Forever 1.9: And I Will Dwell

            Glen woke to the first rays of a new dawn and the peep of birds at his window.  The bed was wonderfully comfortable, the pillows, sheets and puff just perfect so he was neither too hot nor too cold.  On any other day, he could have luxuriated for some time in that bed, but on this morning he was too hungry.

            Glen opened his eyes and realized he was naked.  He could not remember how he got in that condition, but decided he would rather not know.  In any case, his clothes, such as they were, hung on a wooden butler beside the bed.  They were relatively dry, so he slipped on his pants, socks and shoes and remembered he had no shirt.

            While he dressed, he took a good look around.  The double four-poster bed poked out from one wall in a room that was hardly bigger than a standard hotel room, though with only the one bed it felt like a bigger room. The table was wooden, oak and rectangular with four chairs pushed up to it instead of the expected round, light brown plastic covered two chaired menace of a wobbly table found in most motel rooms.  The only other furniture was a desk with plenty of writing paper and pens available.  There was no television or dresser, or door for a closet as far as Glen could tell.  It appeared that the place was very transient.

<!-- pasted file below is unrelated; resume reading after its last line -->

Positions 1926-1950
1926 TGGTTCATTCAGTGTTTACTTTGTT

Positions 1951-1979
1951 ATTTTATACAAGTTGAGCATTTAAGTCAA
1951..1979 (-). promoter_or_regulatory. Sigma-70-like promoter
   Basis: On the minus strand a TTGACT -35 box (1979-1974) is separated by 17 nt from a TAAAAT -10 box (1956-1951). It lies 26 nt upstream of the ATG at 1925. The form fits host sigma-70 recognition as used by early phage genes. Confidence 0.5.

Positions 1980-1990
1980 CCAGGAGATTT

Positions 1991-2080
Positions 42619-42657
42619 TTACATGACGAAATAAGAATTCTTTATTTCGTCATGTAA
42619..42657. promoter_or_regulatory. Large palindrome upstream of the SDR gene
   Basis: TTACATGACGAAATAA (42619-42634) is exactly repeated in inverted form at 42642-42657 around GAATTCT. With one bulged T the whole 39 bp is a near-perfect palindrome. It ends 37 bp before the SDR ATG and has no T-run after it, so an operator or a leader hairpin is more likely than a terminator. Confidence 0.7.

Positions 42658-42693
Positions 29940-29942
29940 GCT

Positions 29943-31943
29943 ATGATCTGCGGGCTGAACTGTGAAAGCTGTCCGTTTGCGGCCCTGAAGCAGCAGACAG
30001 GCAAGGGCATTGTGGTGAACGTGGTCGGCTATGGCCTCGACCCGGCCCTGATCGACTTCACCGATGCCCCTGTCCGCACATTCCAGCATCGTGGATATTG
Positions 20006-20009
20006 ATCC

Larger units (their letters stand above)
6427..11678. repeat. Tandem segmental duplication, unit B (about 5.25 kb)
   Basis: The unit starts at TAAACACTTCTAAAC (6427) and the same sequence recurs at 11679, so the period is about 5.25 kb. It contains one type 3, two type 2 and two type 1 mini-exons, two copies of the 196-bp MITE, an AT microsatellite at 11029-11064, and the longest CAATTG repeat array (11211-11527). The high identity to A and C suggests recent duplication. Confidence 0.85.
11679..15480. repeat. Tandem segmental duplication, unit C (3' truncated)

It was the table that attracted Glen, pushed back as it was toward a window mostly covered with curtains.  The curtains were not pulled tight and it was in the center crack and around the edges that the sun peeked in.  That light showed the dishes of food that covered the surface of the table.  It was most of Glen’s favorite dishes as well, though to be sure it looked like it had been sitting for quite some time and so some of it was probably not safe to eat.

            The door to the room opened and one of those angel people came in.  Curiously, the person still had an angel look about him even after a full night’s sleep and a bit of cold and hard mashed potatoes.